Allergic reactions to medications are rare, but they do happen. Sometimes you may not know that you are allergic to a certain medication until you are initially given it during or after a surgical procedure. If you have a particularly violent, and almost fatal, reaction to a medication, you might be wondering if you can sue for medical malpractice. Here is the answer to that question, and whether or not you need to hire a medical malpractice lawyer.
When the Doctors and Nurses Did Not Know
It is a case of unfortunate events for you, but because you did not know that you were allergic to this medication, and the doctors and nurses did not know, you cannot make a case for medical malpractice. It is akin to running a "double-blind" study for research; neither the researcher nor the volunteer knows if a reaction will develop, and therefore it cannot be possible to predict the outcome. You would not sue a researcher for not knowing that you would develop a reaction, so you cannot sue a doctor or nurse either.
When You Knew but Did Not Share the Info with the Doctors and Nurses
If you did know that you were allergic to a medication, or you suspected that you might be allergic, and you did not notify the hospital staff about the allergy/possible allergy, you cannot sue for medical malpractice either. The medical staff members are not mind-readers, so they could not know unless you told them or it was already in your medical file. The resulting life-threatening incident, therefore, lands in your lap because you were responsible to share this information with them.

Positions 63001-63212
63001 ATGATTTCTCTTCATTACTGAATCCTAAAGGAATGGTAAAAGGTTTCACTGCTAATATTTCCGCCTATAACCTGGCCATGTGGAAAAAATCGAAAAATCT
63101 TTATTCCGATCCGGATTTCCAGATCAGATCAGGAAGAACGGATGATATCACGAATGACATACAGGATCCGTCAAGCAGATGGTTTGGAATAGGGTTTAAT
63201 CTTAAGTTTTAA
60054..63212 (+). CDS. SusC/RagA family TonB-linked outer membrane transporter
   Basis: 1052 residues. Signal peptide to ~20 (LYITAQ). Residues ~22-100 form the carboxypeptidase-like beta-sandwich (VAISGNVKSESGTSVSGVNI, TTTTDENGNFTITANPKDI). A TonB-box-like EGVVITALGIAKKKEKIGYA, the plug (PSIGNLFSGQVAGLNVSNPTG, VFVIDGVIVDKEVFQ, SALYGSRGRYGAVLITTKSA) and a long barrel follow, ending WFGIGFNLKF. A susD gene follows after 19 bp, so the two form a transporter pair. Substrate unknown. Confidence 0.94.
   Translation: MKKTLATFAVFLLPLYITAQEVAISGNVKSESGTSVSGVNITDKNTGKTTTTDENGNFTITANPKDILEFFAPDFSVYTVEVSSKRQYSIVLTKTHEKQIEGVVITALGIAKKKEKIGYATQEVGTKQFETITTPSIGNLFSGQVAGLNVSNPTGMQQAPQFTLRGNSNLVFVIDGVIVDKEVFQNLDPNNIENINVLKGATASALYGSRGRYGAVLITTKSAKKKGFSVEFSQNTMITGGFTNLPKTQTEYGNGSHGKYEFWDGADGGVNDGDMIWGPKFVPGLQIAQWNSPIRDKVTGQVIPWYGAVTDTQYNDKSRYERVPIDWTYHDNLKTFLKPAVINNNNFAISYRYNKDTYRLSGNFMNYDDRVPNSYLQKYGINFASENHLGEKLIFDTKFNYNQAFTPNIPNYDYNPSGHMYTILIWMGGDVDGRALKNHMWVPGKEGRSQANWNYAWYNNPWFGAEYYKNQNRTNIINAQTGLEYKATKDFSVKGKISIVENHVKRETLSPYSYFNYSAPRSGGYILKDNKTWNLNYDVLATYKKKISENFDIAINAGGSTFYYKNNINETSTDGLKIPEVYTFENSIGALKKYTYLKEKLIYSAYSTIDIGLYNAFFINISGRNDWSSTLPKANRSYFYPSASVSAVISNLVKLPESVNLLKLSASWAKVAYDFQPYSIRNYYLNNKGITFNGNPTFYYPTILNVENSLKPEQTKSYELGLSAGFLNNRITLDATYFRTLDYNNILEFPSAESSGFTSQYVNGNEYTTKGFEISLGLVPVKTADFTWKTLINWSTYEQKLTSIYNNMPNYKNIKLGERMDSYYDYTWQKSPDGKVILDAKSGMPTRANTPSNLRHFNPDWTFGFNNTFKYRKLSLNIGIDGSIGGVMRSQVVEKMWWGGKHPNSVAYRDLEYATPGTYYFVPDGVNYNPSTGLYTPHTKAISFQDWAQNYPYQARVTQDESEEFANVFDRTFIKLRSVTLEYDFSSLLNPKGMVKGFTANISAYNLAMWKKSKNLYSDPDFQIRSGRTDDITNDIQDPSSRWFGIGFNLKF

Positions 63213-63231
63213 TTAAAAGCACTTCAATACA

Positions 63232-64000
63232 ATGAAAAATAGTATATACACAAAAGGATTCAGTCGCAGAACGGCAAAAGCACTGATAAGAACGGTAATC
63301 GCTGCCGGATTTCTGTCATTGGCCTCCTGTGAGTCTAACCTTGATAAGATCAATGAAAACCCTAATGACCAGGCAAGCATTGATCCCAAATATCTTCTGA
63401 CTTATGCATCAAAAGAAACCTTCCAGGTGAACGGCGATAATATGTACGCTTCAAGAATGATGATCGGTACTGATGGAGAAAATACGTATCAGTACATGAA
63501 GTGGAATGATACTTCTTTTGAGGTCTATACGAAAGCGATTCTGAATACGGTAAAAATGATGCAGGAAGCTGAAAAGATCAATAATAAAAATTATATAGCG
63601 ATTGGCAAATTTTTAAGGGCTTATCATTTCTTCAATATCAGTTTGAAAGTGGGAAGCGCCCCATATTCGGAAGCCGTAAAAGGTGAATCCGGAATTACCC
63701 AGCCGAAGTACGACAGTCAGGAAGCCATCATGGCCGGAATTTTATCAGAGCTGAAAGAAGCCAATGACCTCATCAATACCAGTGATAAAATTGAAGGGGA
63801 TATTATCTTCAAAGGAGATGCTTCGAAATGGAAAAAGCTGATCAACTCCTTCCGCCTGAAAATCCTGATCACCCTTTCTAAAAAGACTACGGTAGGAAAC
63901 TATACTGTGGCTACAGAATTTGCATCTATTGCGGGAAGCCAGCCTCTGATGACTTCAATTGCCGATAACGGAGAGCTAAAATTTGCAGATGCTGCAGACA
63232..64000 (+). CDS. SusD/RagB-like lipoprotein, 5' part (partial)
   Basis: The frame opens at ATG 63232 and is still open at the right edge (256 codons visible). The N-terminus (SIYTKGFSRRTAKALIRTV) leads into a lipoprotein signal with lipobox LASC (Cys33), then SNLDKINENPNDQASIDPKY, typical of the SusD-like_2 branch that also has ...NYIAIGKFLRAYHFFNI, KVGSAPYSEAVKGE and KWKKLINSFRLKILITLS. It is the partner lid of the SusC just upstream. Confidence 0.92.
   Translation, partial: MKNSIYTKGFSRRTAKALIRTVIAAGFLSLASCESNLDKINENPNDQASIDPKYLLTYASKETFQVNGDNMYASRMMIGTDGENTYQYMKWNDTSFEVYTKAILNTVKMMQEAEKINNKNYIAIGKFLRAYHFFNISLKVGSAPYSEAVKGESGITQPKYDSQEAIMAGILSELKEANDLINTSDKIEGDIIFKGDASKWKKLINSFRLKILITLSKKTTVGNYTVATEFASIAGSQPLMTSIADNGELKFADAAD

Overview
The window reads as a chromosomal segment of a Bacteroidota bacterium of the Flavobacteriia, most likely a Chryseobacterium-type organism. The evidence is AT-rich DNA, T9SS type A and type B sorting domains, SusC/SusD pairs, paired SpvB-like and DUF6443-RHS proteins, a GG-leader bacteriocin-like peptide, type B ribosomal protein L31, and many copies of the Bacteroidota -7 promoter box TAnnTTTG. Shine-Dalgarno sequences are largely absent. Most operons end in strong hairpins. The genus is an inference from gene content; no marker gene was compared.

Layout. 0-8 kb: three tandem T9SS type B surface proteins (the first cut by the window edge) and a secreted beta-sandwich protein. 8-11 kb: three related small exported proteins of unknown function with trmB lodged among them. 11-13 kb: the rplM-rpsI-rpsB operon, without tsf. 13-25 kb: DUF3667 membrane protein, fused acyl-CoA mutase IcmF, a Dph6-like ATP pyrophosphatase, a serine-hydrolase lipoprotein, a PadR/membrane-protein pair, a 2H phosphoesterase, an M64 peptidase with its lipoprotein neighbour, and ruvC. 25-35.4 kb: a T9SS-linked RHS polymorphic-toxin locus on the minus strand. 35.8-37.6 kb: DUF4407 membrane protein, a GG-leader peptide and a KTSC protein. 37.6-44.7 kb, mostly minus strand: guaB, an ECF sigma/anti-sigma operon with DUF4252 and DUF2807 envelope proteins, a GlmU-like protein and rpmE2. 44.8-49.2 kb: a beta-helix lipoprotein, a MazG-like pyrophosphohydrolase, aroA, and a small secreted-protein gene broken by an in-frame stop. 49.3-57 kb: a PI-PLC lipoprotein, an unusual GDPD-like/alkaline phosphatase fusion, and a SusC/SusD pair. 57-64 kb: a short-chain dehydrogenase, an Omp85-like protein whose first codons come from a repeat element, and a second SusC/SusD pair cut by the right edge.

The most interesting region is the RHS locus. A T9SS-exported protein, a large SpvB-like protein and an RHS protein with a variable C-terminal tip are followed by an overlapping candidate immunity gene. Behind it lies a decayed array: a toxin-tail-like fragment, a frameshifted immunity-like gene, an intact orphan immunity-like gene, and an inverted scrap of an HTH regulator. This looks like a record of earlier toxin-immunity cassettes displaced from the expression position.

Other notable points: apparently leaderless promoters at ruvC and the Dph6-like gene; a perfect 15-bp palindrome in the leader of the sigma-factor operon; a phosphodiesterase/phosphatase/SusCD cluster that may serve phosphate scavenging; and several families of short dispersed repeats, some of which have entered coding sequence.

When They Knew, Had It in Your Chart, and Gave It to You Anyway
This is the ONLY instance where you can sue for medical malpractice in relation to an allergic reaction to a medication. It was in your chart, somebody knew (or if they did not, they were supposed to check your chart first anyway), and they still gave the medication to you. Because it is there in black and white in your patient file, you can sue for medical malpractice. Their error, whether failure to read your chart or intentionally prescribing a medication they already knew was a problem for you, caused your near-death encounter from a violent reaction. Your continued hospitalization after the fact, as well as any further measures they took to restore your life and health, they should pay for and you should receive additional compensation for pain and suffering.